As you'd hope when the Islanders face a team playing it's second game in two days, the Isles came out controlling play in Ottawa this early evening, opening scoring in the first minute with John Tavares' 25th goal of the season and outshooting the Sens 13-8 in the first period. Despite some shaky moments from young Sens goalie Robin Lehner, that would be the only goal they managed during the first frame, and that failure to convert their chances would cost them.
The thin 1-0 lead at the first intermission -- and still at the halfway mark of the game -- became 2-1 for the Sens within a four-minute span of quality powerplay work by the Senators. A nifty collection and shot by Milan Michalek was followed by a howitzer upstairs by Jason Spezza. Within a four-minute span, the 1-0 lead the Isles held for half the game was gone.
Many things led to the eventual 5-2 loss, but the most symbolic of the "it's not your day" feeling came halfway through the third:
With the score 3-2 and the Isles pressing for the equalizer, great hustle by David Ullstrom forced a turnover in the Senators' zone to short-circuit their breakout and create an Isles odd-man situation. Kyle Okposo tracked down the puck but was too slow to feed Frans Nielsen in the slot, so he set up a one-timer at the point for Mark Streit ... whose appoximately $200 composite stick promptly broke.
The Sens went the other way with Streit missing his stick, and Chris Neil redirected Nick Foligno's shot over Evgeni Nabokov. Comeback over. Unrealistic pre-deadline playoff illusions presumably blunted, too.
Another symbolic sequence today: The PK's pendulum of success and luck has swung back the other way. In the second period, the Senators came out much stronger and earned some powerplays. They only landed three shots on goal on their three powerplays, but two of them found the net after good puck moving quarterbacked by assist king Erik Karlsson.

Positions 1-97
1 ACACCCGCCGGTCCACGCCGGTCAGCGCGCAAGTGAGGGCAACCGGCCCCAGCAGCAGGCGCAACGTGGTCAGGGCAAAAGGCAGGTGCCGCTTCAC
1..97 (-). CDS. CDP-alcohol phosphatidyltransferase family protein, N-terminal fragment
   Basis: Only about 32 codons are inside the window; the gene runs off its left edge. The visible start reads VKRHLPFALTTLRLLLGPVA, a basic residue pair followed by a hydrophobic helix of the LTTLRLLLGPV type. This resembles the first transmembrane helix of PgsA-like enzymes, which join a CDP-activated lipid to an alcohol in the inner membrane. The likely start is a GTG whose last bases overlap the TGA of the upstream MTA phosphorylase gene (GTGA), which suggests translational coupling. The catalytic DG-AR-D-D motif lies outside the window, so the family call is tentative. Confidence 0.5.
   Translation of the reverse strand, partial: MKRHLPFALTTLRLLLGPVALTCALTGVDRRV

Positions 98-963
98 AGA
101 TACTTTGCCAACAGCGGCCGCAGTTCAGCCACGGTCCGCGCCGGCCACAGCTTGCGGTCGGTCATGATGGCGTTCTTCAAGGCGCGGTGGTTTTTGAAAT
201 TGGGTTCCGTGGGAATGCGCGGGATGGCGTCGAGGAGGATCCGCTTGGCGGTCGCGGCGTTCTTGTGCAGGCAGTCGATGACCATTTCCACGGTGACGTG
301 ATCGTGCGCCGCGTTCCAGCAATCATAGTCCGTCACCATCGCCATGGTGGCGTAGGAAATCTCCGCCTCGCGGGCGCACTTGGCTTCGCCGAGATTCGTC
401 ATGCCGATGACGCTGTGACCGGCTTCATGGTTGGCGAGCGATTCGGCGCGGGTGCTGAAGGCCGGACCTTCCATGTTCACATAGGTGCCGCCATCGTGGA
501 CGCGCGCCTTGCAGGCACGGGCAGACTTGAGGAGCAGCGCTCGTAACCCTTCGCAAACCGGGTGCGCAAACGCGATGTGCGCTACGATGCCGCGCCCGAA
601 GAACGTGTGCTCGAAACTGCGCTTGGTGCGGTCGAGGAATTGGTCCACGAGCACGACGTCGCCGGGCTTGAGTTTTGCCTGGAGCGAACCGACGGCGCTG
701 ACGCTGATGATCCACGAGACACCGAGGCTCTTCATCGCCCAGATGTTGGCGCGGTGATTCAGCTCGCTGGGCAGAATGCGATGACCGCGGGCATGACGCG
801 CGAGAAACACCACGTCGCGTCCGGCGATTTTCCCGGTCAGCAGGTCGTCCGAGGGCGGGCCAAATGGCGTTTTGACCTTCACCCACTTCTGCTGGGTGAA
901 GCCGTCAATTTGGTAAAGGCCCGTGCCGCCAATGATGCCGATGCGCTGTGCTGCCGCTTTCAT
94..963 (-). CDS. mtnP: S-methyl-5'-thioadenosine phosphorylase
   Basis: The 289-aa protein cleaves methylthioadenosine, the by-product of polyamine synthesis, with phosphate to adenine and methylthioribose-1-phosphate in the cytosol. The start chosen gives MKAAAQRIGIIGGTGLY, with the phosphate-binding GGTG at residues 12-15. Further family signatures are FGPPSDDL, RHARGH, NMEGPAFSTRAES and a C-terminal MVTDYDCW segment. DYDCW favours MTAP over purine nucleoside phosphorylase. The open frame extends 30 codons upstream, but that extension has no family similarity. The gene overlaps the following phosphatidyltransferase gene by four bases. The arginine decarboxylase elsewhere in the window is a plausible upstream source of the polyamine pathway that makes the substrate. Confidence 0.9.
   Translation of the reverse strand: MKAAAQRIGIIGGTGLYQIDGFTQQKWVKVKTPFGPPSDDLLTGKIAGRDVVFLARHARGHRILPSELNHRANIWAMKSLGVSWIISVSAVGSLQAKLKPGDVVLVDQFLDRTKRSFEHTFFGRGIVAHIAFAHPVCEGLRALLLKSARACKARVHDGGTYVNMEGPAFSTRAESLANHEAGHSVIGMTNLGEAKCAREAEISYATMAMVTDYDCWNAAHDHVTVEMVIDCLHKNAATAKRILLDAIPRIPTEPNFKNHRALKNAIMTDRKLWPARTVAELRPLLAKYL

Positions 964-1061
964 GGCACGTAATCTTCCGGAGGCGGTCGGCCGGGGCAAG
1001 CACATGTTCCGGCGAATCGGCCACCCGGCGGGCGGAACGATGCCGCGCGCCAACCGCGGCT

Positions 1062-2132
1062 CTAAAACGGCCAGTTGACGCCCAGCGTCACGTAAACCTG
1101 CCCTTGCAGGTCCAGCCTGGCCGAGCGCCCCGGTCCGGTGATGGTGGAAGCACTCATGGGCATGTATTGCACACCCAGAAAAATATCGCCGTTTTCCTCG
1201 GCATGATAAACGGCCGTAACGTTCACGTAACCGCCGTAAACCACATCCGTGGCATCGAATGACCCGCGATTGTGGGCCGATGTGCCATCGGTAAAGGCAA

The Isles PK still rates in the top half of the league, but it's been more porous lately -- and that's to be expected on some level. As has been noted, Evgeni Nabokov's PK save percentage was at a level that no NHL goalie sustains for too long. Runs like they had from January going into February are bound to regress, and declining to use PK talisman Michael Grabner (he had zero SH minutes today) is also asking for trouble.
Oh, Did We Mention Mottau's Back? Why Mike Mottau thinks a weak backhand pass up the middle from behind his goal line is a good idea, I don't know. The result was the backbreaking third Senators goal, with O'Brien giving them a 3-1 lead just 5:13 into the third period.
Cizikas on the PK: Cizikas logged 1:09 on the PK and looked okay, but frankly his coverage on the second goal gave the Sens too much space. His EV play was better, and it will probably take a while for him to get in sync with the other Isles PKers if he's to remain on that unit.
Grabner Not: I mentioned Grabner saw no PK time. He also was bumped from the Frans Nielsen line by David Ullstrom for Nielsen's final three shifts of the game. His final shift was actually with Cizikas and Nino Niederreiter as Jack Capuano appeared to shorten the bench as time wound down. Not sure if there was another factor for Grabner's last shift ending with 7:01 left in the game.
Overall, Capuano still relied extremely heavily on the top line, with Tavares, Parenteau and Moulson each getting over 21 minutes, while Grabner, Cizikas, Ullstrom and Matt Martin received between 11 and 12:20 (Grabner).
PAP The Opportunist: P.A. Parenteau is going to get paid. Soon after Mottau's crucial turnover, Parenteau picked up a deflected shot in the slot and put it stick side past Lehner. There was new life there, for a moment. Plays like that indicate a player who can push offense and generate some on his own -- not someone simply riding the gift of first-line and PP time.
PAP The Penalized: Starting to think P.A. Parenteau's penalty condition is a liability -- but not quite for the reason you might think. Indeed, the minors he takes are a concern, though they're often a result of engagement. It's the amount referees simply look the other way when he's fouled that makes me wonder if he has some kind of reputation among referees where they don't give him the benefit of the doubt. Again tonight, he was jobbed from behind with no call, then called for a costly tripping minor soon after. Remarkable, really.
Before today's game according to Behind the Net he'd taken 18 minors and drawn only 11, which is at least the inverse of what you'd normally expect from a scoring forward. (Tavares: 7 and 22, respectively. Moulson: 1 and 13.) He's more vocal (ahem, we remember a certain fist reference) on the ice, and perhaps that goes against him. But it's a Catch-22, as getting repeatedly jobbed makes one want to let the refs know the negligence is unappreciated.
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Something about the next 24 hours will probably make this game fade from memory. And yet, be prepared not to see much from the Isles over the next 24 hours. Enjoy the league-wide frenzy.